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Surrogacy in North Carolina

Many of those Charlotte couples that are currently struggling with reproductive issues may view having a child via a surrogate as their only option at becoming biological parents. Same-sex couples looking to start families may also view surrogacy as a viable option. Yet the legal view of surrogacy contracts is still hazy at best. Only a handful of states currently have laws that recognize the legitimacy of surrogate contracts. North Carolina currently isn’t one of them. This may the reason why gestational surrogacy is still relatively rare here. Data derived from the Centers of Disease Control and Prevention by the Council for Responsible Genetics shows that in 2007, only two such births occurred in the state.

There is currently no mention made of surrogacy anywhere in North Carolina’s general statutes, and there are no specific laws governing the practice. Only North Carolina GS § 49A-1 makes mention of artificial insemination, and its details could be viewed as leaving the door open for a potential child custody dispute. It states that children born through this method are legally considered to be the children of the mother and father requesting and consenting in writing to the use of the technique.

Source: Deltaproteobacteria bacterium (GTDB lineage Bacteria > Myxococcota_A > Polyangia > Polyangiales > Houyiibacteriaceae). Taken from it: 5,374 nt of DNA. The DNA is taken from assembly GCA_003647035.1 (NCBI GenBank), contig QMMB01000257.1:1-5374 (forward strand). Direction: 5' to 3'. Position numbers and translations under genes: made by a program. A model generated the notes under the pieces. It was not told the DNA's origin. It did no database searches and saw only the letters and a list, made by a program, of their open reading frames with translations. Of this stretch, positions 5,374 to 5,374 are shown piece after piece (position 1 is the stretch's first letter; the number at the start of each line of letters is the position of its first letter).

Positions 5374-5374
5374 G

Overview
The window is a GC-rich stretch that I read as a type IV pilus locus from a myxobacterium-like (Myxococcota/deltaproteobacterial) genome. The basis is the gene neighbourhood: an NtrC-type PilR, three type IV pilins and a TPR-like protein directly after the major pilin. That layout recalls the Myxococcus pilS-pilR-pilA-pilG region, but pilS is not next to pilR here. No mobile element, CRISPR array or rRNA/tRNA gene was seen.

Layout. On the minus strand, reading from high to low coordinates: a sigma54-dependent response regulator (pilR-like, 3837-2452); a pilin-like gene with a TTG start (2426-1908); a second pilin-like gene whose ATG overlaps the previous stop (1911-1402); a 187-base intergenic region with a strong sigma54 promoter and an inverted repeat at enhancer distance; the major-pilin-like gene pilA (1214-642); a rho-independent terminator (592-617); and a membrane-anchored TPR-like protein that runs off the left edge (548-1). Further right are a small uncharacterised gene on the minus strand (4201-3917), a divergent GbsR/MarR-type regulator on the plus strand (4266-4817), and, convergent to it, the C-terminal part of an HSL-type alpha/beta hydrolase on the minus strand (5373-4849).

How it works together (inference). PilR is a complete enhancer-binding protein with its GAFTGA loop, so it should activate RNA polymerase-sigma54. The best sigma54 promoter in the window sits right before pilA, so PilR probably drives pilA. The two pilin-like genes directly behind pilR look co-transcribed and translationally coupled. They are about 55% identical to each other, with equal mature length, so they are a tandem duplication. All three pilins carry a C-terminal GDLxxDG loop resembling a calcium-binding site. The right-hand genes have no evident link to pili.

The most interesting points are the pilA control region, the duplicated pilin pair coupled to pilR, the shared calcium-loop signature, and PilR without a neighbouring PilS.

While this decree may be open to interpretation, the inference is that if a surrogate carries and delivers a couple’s child, she is still considered the child’s biological mother. The donating couple may then be required to adopt the child, even in those instances where a surrogate contract may be in place. It’s recommended that to avoid a potential child custody battle, couples delivering through surrogacy attempt to obtain a court order recognizing the child’s legitimacy before he or she is even born.